Awarded a prize by Casa de las Amérícas in 1984, Perfiles de la revolución sandinista is one of the most insightful and thorough analyses of the Sandinista revolution written in Spanish. An Argentinian professor who has worked with the revolutionary government since 1980, Vilas displays a thorough grasp of applicable theory and an easy familiarity with a wealth of empirical data. He argues that the Sandinista revolution is one in a chain of Third World struggles for national liberation, but that to understand it one must be fully cognizant of the specific conditions that define its uniqueness. Vilas first underlines the importance of studying the historical subject (the Nicaraguan people) rather than just the (objective) economic conditions. Then he carefully considers the exact nature of the socioeconomic structures that arose in Nicaragua because of the unique way in which Nicaragua developed as a peripheral nation in the international capitalist system. Like the other Central American countries, Nicaragua was incorporated into the international division of labor as an exporter of primary goods. Its agrarian bourgeoisie became tightly linked to coffee production, and a substantial portion of the production came from small and medium-sized farms. In contrast to what happened in some other Central American countries, foreign capital never became dominant in production. Thus, the United States was more prone to use direct political and military means to guarantee the continuation of Nicaraguan production for the international system.

Unlike many studies of the Nicaraguan revolution, this work does not see the fall of Somoza as the result of an economic crisis. Employing a decidedly Gramscian view of the importance of political action, Vilas argues, rather, that “the fall of the Somocista dictatorship was the product of a revolutionary political crisis, which at a certain point in its evolution activated an economic crisis” (1986, p. 92). The importance of the peasants and the urban laboring masses in the revolutionary process is noted, but Vilas doubts that there could have been a successful revolution without the vanguard role played by the FSLN. Indeed, “The FSLN knew how to unite under their leadership all the forces exploited and oppressed by the dictatorship” (1986, p. 143). Vilas does not believe that the role of the bourgeoisie in the revolutionary process was as great as some have suggested. He sees the political work of the FSLN as a much more important factor.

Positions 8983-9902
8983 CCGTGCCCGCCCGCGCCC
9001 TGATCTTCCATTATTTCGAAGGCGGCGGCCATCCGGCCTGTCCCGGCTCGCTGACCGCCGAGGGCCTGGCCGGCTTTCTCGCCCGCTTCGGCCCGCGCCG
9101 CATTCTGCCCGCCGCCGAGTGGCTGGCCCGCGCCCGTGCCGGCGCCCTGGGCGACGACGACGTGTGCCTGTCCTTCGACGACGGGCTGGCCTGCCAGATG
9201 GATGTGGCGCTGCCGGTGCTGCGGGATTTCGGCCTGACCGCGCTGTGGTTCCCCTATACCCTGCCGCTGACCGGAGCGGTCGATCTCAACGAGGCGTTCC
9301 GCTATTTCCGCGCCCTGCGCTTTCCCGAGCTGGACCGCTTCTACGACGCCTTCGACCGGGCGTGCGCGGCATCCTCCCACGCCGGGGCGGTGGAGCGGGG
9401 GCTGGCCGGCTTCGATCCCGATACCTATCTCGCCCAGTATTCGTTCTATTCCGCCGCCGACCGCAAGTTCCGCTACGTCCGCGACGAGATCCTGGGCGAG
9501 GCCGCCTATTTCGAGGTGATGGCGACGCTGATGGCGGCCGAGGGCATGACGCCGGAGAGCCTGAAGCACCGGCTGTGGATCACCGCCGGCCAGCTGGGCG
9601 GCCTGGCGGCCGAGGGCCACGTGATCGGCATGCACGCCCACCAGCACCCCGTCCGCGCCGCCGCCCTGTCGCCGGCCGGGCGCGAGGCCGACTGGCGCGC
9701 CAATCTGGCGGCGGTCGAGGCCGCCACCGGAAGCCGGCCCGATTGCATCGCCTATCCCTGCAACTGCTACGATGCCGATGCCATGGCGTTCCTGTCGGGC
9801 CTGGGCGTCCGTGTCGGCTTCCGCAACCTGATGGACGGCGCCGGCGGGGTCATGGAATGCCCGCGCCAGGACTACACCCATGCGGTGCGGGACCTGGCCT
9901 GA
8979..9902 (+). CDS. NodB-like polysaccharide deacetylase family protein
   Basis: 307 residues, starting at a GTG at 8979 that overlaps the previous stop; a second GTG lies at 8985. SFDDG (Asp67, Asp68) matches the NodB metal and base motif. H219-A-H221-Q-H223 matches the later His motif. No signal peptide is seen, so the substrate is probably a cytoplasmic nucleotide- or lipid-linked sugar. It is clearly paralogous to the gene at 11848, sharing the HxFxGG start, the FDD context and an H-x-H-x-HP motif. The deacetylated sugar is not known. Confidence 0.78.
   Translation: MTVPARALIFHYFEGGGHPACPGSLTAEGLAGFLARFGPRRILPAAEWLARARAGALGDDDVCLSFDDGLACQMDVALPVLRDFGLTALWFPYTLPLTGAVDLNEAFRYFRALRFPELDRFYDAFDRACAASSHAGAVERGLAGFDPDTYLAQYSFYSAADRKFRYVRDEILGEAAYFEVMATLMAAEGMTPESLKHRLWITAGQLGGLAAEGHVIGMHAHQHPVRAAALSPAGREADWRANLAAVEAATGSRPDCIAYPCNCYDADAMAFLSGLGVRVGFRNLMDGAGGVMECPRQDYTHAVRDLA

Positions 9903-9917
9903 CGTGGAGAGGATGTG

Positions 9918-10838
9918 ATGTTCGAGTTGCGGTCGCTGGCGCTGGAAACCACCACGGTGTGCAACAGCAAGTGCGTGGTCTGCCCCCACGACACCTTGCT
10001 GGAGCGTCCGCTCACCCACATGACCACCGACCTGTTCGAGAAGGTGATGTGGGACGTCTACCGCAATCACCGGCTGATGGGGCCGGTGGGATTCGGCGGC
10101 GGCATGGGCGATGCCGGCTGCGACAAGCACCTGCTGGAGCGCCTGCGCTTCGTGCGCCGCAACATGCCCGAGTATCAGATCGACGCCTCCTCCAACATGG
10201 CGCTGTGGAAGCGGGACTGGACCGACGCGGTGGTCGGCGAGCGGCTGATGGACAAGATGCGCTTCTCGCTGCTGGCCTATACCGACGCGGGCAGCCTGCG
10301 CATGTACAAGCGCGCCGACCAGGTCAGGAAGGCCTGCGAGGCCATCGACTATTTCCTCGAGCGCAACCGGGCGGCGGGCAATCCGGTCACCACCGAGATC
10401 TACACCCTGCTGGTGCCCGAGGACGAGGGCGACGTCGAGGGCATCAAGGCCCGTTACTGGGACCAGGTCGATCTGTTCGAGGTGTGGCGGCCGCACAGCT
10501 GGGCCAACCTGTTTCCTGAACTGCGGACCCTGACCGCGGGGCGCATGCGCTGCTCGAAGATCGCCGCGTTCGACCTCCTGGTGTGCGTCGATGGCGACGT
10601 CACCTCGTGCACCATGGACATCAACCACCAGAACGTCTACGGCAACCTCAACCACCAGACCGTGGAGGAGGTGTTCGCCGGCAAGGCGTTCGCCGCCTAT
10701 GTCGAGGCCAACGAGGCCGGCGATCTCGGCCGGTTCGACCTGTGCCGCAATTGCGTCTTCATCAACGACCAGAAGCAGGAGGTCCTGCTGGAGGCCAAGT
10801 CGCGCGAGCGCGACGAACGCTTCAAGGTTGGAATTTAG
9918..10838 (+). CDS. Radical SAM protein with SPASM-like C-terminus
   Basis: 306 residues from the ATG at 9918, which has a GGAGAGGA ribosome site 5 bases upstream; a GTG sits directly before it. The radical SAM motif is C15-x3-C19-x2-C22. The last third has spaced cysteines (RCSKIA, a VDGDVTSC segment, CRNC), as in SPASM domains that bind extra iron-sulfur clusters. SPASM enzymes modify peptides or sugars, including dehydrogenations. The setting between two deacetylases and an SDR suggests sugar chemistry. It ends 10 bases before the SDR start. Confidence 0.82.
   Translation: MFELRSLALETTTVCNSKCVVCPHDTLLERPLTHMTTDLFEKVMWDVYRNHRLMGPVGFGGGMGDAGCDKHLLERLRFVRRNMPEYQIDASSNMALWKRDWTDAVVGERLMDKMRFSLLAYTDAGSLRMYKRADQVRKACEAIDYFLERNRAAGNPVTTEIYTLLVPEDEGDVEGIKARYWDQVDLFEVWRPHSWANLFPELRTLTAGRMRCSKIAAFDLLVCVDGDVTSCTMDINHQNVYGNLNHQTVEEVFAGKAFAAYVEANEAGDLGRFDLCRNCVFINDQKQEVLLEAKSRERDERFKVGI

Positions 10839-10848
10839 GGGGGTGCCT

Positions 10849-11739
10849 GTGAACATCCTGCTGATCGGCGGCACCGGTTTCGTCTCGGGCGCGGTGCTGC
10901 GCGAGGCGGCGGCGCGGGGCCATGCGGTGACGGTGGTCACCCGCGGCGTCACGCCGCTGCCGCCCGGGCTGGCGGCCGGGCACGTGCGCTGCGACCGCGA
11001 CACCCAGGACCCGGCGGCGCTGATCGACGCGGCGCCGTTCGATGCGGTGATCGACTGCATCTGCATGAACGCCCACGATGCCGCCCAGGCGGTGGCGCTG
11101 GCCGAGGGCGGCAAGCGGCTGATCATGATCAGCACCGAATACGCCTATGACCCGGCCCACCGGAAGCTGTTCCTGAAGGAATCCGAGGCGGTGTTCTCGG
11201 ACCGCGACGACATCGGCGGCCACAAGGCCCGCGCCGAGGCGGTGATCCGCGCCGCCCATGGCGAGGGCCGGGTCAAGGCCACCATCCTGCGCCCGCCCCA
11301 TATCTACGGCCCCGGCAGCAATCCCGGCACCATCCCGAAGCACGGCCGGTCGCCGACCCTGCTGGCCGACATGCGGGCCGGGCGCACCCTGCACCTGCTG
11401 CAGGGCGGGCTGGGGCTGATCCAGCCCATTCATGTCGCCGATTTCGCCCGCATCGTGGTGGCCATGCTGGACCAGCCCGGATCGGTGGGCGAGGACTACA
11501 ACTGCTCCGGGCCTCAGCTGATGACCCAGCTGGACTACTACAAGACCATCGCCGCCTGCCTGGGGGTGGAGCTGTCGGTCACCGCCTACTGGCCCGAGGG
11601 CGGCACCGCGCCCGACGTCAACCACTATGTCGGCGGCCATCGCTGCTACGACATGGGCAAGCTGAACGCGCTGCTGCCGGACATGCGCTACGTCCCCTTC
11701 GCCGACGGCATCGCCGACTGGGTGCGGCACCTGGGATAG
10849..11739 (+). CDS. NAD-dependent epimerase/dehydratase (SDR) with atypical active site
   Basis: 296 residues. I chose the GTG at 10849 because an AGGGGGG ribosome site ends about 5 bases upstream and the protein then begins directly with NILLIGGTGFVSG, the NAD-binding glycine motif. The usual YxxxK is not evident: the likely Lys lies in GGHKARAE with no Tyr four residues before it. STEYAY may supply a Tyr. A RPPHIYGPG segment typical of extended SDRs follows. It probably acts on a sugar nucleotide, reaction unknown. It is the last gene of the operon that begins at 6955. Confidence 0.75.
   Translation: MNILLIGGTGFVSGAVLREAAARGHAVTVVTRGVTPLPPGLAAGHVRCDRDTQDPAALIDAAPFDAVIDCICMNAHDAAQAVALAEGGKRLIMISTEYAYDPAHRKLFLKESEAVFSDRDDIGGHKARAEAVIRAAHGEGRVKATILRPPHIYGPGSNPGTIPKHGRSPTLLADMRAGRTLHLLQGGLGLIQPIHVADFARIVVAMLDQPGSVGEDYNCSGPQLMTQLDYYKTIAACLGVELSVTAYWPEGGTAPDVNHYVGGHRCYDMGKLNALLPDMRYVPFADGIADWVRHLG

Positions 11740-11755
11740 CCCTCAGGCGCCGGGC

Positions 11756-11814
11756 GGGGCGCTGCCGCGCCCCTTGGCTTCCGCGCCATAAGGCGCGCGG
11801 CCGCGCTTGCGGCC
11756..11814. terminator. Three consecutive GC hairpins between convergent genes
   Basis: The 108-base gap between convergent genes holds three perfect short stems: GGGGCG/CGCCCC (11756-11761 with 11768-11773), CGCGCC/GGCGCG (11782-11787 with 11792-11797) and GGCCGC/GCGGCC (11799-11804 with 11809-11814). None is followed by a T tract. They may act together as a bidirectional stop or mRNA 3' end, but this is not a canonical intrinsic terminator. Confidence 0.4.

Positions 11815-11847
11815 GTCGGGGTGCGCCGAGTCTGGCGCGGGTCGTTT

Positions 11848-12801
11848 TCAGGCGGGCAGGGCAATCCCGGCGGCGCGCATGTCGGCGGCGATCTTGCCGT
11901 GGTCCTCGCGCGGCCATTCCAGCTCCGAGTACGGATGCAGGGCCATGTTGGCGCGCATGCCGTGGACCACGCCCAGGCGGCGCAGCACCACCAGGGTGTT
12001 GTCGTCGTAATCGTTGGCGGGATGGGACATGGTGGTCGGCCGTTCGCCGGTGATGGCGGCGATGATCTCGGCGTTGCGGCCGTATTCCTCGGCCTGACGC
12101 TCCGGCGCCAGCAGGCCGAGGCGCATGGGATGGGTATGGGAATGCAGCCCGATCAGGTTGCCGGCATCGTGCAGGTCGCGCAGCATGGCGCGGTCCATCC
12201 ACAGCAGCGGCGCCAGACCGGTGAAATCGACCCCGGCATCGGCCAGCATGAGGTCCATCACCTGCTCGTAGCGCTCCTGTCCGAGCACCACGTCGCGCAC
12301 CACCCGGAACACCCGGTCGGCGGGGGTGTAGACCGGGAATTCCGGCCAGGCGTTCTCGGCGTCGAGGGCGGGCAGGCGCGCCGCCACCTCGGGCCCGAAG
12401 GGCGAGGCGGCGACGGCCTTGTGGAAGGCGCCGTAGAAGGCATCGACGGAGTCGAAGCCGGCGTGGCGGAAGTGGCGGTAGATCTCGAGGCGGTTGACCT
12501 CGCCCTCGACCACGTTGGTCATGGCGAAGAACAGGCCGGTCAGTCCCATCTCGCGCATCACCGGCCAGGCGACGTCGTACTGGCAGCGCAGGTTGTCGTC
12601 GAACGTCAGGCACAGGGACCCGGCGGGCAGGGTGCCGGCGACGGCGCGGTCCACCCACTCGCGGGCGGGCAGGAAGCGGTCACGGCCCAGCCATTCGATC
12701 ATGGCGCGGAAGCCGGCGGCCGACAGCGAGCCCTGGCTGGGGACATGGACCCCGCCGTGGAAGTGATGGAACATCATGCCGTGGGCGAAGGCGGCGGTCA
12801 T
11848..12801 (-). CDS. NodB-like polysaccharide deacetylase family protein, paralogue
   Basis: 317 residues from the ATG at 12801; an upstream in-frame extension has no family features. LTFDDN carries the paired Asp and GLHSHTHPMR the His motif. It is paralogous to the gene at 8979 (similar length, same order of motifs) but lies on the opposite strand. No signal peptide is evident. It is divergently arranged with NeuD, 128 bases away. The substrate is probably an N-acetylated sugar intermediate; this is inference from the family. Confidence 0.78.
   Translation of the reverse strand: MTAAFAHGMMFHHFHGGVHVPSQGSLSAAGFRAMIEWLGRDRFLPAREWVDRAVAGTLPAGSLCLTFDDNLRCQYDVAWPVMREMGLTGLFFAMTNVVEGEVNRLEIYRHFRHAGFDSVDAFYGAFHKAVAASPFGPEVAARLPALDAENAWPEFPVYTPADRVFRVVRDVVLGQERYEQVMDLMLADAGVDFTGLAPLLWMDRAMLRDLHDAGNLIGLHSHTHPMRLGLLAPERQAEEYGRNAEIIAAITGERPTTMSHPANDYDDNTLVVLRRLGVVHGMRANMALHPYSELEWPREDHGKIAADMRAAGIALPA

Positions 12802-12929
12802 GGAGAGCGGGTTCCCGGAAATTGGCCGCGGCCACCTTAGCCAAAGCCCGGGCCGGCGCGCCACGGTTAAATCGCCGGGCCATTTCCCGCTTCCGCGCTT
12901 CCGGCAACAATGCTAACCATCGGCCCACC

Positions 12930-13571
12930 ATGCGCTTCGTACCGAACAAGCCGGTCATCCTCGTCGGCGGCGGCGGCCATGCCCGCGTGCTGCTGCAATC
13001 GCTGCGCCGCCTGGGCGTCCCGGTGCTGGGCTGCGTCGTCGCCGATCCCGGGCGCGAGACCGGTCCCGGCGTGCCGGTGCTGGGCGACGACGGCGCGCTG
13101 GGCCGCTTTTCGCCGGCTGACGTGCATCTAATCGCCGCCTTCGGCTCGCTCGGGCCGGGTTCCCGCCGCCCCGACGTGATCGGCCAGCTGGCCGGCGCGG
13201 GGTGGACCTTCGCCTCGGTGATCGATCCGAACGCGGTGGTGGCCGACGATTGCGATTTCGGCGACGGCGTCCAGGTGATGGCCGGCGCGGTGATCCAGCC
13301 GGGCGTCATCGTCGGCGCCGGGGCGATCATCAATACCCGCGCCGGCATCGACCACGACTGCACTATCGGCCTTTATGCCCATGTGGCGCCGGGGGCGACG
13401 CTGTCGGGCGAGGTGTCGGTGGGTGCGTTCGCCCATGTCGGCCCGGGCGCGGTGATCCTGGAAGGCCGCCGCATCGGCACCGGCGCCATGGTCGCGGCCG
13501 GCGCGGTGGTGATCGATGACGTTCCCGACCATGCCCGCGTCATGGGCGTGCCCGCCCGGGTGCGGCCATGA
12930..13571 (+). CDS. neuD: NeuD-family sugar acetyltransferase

The conditions of differing laboring groups in the countryside are carefully analyzed as Vilas explores the bases of support for the current regime. Organized labor is seen as the principal bulwark of the revolution. While the mixed economy is a result of the revolutionary coalition, the bourgeoisie seems unable to respond to production inducements as well as the small and medium-sized producers or the increasingly popular cooperative/worker-owned productive units. Vilas wonders about the capacity of the bourgeoisie to accept its subordinate political position in the new regime, and the willingness of the workers to continue a high level of support for the regime while often suffering a decline in their real wages. He foresees, nonetheless, continued support from an ever more conscious people (who are forged not only by their class origins but by revolutionary education and their political experience).

Although the formulations are often complex (particularly the theoretical discussion in the first chapter), the work becomes increasingly clear as one proceeds to the treatment of specific themes. Many of the formulations are quite original and the statistical support is excellent. The work would be rewarding for anyone who wanted an insider’s view of the revolution. Most advanced undergraduate students could read it with profit. The English translation is precise, and captures the subtleties and complexities of the original language.